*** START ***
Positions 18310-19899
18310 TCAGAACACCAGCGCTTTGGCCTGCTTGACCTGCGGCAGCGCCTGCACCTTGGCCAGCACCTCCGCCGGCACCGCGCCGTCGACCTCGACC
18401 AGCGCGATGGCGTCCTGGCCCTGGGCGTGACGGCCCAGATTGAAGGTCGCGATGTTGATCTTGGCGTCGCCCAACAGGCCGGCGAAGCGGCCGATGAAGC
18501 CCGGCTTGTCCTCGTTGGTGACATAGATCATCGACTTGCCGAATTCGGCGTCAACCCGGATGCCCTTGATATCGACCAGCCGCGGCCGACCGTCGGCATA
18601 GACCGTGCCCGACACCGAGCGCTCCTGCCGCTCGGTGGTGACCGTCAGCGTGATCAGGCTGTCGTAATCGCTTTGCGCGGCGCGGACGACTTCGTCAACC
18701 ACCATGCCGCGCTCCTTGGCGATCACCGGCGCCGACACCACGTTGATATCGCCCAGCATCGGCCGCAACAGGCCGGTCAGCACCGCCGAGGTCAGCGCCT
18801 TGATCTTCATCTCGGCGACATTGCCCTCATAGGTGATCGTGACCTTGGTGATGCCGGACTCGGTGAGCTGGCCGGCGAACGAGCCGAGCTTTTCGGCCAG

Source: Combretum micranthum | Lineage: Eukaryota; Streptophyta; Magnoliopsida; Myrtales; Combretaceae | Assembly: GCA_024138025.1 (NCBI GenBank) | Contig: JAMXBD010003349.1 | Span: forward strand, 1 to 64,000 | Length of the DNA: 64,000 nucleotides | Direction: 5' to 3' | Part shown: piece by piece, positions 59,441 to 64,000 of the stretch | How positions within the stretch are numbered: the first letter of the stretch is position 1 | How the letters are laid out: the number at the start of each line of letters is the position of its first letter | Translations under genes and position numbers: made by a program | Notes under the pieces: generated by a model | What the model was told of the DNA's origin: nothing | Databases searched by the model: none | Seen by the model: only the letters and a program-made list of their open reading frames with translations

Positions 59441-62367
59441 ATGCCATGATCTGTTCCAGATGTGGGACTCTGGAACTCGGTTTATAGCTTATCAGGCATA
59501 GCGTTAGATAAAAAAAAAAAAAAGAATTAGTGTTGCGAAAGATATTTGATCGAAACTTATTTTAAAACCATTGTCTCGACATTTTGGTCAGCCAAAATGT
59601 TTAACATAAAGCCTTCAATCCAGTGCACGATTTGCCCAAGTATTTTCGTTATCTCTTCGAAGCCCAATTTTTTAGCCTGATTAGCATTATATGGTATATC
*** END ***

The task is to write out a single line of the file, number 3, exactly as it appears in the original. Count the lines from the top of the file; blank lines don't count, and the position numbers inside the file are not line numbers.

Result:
18401 AGCGCGATGGCGTCCTGGCCCTGGGCGTGACGGCCCAGATTGAAGGTCGCGATGTTGATCTTGGCGTCGCCCAACAGGCCGGCGAAGCGGCCGATGAAGC